Improving Outcomes Using Collaborative Group Clinics to Empower Older Patients (EPIC)
|Diabetes Hypertension||Behavioral: Improving outcomes using group clinics for older patients Behavioral: Standard of Care||Phase 2|
|Study Design:||Allocation: Randomized
Intervention Model: Parallel Assignment
Masking: Single (Participant)
Primary Purpose: Treatment
|Official Title:||Improving Outcomes for Multiple Morbidities Using Collaborative Group Clinics to Empower Older Patients|
- Change in systolic blood pressure; change in Hemoglobin A1C; change in low density lipoprotein [ Time Frame: 12 months ]
- Attainment of benchmark levels for SBP, A1C, LDL; self-management performance (self-report); completion of group clinic [ Time Frame: 12 months ]
|Study Start Date:||April 2007|
|Study Completion Date:||September 2009|
|Primary Completion Date:||April 2008 (Final data collection date for primary outcome measure)|
Experimental: Group Clinic
Patients in Group Clinic arm will meet every 3rd week for 12 weeks, for a total of 4 visits. At each visit, BP will be measured, home BP and glucose measurements collected. Each visit will include group-based education and feedback sessions, with an individualized process of selecting and modifying process of care goals for systolic BP, H1C, and LDL cholesterol. Short-term health behavior change goals will also be discussed.
Behavioral: Improving outcomes using group clinics for older patients
Collaborative group clinics to empower older patients to adopt goal-setting behaviors with their health care providers and improve their diabetes-related outcomes.
Placebo Comparator: Uusual Care
Older diabetes patients will attend regular clinician visits and one targeted primary care physician visit during the 12 weeks post-enrollment. They will be enrolled in a diabetes education class. Blood pressure, H1C and lipids will be measured at enrollment, 6 weeks , and 12 weeks.
Behavioral: Standard of Care
Standard of care for diabetes patients
Other Name: Diabetes usual care
Among persons aged 55-84 years, over 65% have one to three common medical conditions (e.g., hypertension, diabetes, arthritis, stroke, heart disease, etc.). Fortunately, large randomized clinical trials have demonstrated the effectiveness of treatment and prevention strategies for many chronic conditions (e.g., dietary modification and medications for hypertension, intensive glucose monitoring with diet and medication regimens for diabetes, etc.). Despite the significant findings from numerous clinical trials, most older persons continue to suffer from uncontrolled hypertension, hyperglycemia, and other predictors of poor health outcomes. Non-compliance with clinical guidelines by providers (i.e. clinical inertia) and non-adherence to doctors' recommendations are typically blamed for these unacceptably poor outcomes. For older adults with several conditions, the processes of patient-clinician collaboration are not well understood. Goal-setting behaviors may improve health care by linking desired outcomes (i.e., reduce risk of heart attacks) to the goals of care (i.e., salt restriction for hypertension control). Furthermore, the process of goal-setting may be more effective if patients internalize the importance of a particular goal and prioritize that goal among multiple clinical problems (i.e., hypertension care for patients with diabetes.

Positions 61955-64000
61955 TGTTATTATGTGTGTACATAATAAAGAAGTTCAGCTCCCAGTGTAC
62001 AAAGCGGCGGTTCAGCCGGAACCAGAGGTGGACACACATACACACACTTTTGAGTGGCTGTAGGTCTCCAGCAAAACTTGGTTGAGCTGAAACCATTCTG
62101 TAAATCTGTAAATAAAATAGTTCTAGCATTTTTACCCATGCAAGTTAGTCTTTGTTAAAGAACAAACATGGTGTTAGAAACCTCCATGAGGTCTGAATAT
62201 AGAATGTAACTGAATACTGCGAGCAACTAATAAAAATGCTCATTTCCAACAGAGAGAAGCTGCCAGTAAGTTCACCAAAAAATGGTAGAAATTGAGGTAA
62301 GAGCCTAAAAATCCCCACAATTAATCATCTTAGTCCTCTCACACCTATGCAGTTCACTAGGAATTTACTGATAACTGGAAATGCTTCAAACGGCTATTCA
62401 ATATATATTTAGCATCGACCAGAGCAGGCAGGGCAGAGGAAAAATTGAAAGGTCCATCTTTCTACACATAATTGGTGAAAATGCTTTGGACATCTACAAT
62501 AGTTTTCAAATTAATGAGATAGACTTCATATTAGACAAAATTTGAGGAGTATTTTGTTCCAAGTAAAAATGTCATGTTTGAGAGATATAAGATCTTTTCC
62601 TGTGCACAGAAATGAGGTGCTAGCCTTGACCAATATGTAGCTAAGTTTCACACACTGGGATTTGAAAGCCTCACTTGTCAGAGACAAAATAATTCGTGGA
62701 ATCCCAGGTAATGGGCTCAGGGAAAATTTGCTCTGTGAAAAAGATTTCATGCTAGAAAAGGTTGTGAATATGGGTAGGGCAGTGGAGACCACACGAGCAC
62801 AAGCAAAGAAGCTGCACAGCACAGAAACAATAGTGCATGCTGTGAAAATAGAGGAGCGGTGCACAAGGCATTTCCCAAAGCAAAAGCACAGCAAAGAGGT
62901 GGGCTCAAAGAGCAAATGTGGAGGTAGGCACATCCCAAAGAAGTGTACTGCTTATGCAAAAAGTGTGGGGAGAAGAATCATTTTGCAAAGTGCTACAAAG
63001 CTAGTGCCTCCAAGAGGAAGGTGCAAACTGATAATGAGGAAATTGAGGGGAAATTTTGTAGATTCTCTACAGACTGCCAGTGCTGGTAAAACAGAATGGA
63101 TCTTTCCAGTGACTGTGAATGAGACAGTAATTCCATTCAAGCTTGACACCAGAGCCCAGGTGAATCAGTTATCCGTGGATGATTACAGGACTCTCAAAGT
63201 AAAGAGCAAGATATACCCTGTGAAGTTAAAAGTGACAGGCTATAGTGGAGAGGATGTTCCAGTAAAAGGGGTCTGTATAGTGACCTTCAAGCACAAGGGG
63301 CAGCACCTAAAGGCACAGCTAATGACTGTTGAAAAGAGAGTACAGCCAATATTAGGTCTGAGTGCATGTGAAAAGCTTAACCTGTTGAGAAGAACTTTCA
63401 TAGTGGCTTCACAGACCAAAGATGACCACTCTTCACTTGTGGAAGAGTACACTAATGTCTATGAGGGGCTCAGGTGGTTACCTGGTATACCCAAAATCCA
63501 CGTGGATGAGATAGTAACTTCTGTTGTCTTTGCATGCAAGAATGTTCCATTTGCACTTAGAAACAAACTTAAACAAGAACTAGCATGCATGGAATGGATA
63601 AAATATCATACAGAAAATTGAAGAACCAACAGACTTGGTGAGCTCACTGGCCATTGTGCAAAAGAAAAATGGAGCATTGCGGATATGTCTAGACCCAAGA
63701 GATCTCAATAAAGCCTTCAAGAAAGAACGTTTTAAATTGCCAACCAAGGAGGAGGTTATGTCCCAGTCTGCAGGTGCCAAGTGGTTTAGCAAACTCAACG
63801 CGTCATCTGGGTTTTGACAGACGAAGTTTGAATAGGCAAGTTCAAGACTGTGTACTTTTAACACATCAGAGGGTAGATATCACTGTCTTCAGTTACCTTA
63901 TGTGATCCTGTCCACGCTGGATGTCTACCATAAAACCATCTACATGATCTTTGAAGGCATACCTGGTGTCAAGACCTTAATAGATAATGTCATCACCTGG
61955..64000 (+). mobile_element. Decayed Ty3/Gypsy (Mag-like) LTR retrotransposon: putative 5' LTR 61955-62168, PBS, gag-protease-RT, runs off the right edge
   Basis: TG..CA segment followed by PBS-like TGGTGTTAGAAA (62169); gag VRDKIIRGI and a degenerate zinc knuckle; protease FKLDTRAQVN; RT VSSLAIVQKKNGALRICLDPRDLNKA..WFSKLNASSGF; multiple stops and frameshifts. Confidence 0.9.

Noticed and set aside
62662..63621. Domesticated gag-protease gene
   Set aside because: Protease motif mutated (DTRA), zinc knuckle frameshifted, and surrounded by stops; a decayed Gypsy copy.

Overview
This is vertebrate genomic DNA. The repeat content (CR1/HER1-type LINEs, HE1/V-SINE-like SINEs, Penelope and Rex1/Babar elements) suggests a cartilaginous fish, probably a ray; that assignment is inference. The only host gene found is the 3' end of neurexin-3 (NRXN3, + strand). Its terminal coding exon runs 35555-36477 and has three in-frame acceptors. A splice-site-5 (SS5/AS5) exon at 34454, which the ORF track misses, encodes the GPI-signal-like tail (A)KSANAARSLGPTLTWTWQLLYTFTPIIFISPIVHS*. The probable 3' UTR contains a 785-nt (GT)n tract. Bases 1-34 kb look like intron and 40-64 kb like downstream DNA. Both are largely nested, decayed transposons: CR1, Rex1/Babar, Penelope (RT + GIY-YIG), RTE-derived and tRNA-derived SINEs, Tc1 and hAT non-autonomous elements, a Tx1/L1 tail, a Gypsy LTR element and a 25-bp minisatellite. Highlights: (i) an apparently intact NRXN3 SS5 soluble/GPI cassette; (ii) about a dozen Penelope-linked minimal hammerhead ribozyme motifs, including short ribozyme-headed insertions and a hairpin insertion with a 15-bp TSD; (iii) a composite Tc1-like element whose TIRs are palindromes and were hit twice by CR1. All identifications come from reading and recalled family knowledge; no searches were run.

Effective methods of implementing collaborative goals and training patients to negotiate shared goals and goal-directed behaviors with their clinicians have been developed for diabetes control. The effectiveness of these methods may be enhanced through the use of clinics that enroll small groups of subjects with rapid follow-up for several weeks. Group clinics have demonstrated improved outcomes for common chronic conditions. Evidence demonstrating the synergistic benefit of efficient group clinics and collaborative goal-setting is limited. However, an approach combining these methodologies may provide an improved method of rapidly controlling multiple chronic conditions and maintaining control of those chronic conditions over a prolonged time period.
To address the gap in the implementation of effective and efficient medical care, we will develop and test a model of collaborative group clinics that empowers older patients to adopt goal-setting behaviors, increases communication with their health care provider, and improves their diabetes-related outcomes. The objectives are to use a collaborative group clinic to: 1) Improve diabetes process of care outcomes over a 3 month time period; 2) Significantly improve the maintenance of diabetes process of care improvements over a 12 month time period; and 3) Significantly improve use of self-management behaviors for diabetes care.
Please refer to this study by its ClinicalTrials.gov identifier: NCT00481286
|Principal Investigator:||Aanand D Naik, MD||Baylor College of Medicine|